• Don't use for...in as you need to be sure you are not getting properties higher up the prototype chain. Use Object.keys to get the keys and iterate them with a for...of
  • Avoid long lines by using alias to reference object paths or long names.
  • The naming is confusing, you have shapes, screens, scrollScreens that seam to be interchangeable
  • Is this a typo or a really bad name and reference this.animations.screen1IfContainer.current.container.current

Avoid iterating again

You build the object movingScreens then you iterate it again. Would be better to process the items instead of building the object movingScreens.

You use Array.map to create an array of elements, then you iterate that array again. Process the elements as you iterate the first time.

Rewrite

  • Removed the object movingScreens processing the shapes in the first loop.
  • Added function scrollScreen to process a (screen, shape, or scroll I can not be sure).
  • Used aliases to reference long names and paths. currentCont, and screens
  • All variables are now const
  • Used Object.keys for safer key iteration.

As there is no way for me to test this code, nor do I have a context (what is what), it may contain typos or logic errors.

animate() {
    const currentCont = this.animations.screen1IfContainer.current.container.current;
    const scrollScreen = shape => {
        for (const scroll of shape.scrolls) {
            const from = scroll.from * this.scrollMax;
            const to = scroll.to * this.scrollMax;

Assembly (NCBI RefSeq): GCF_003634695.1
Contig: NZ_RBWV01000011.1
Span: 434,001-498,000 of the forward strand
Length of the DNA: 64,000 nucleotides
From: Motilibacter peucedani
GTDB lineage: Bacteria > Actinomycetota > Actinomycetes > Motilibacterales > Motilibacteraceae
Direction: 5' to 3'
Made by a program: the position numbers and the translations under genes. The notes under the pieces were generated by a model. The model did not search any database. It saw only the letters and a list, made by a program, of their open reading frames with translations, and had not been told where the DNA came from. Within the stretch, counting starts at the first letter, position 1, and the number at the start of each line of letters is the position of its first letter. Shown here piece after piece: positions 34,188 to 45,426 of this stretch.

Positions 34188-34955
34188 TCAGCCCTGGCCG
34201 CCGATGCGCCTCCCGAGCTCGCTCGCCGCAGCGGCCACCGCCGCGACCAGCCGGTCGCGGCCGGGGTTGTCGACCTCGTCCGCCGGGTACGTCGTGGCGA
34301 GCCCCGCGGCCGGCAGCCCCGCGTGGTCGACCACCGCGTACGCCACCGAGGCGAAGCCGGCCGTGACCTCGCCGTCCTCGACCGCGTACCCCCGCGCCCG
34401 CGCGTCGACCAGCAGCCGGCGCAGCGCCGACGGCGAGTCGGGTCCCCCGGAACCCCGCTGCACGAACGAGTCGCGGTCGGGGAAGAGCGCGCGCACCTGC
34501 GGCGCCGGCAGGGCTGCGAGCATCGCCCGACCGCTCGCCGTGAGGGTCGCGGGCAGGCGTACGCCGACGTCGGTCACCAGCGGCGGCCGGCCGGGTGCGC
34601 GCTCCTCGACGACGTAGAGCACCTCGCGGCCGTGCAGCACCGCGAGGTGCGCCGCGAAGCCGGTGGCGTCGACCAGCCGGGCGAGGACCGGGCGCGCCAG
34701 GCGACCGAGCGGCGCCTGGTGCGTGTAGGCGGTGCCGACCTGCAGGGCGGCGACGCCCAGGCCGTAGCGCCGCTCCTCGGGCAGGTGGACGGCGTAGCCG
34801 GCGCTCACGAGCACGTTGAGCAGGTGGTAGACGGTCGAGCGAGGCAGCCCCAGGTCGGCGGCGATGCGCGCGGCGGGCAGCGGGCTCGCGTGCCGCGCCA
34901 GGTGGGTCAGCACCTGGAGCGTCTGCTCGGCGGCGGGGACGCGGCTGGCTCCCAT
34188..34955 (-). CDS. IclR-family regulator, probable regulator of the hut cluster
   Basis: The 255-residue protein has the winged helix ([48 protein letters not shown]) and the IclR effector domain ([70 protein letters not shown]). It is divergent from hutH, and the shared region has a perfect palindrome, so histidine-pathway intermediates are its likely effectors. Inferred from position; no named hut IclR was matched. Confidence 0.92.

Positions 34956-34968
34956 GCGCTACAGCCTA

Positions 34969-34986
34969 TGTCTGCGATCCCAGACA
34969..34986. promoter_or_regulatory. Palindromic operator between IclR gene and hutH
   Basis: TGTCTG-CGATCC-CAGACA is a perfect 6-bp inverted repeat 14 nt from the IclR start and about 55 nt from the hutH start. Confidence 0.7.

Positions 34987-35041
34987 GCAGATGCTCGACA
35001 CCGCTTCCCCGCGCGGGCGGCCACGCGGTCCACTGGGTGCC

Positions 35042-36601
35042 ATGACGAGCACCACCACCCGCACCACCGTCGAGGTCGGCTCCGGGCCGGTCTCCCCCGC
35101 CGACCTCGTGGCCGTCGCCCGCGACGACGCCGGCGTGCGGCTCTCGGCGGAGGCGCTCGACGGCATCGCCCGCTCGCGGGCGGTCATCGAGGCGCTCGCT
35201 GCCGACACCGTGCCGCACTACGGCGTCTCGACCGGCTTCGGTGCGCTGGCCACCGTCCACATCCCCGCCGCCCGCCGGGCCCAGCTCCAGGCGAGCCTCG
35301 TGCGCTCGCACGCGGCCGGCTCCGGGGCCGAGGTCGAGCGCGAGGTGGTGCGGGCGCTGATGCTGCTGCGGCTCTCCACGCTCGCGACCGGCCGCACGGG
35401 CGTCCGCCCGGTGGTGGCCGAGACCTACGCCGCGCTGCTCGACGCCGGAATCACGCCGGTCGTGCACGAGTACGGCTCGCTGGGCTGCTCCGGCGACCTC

if (from <= this.scrollTop && to >= this.scrollTop) {
                const styles = scroll.styles((this.scrollTop - from) / (to - from));
                for (const style of Object.keys(styles)) {
                    for(const ref of shape.els) {
                        const el = ref === 'screen1IfContainer' ? 
                            currentCont : this.animations[ref].current;
                        if (el) { el.style[style] = styles[style] }
                    }
                }
            }
        }
    }
    if (!this.animationsDisabled()) {
        const screens = scrollAnimationDefs.movingScreens;
        for (const key of Object.keys(screens)) {
            if (key !== 'appsTop' && key !== 'appsBottom' && screens[key].scrolls) {
                scrollScreen(screens[key]);
            }
        }
    }
}

Questions

\$O(n^4)\$ (I hope that's right, if not please do correct me)

You have not defined n thus its is meaningless to define the complexity.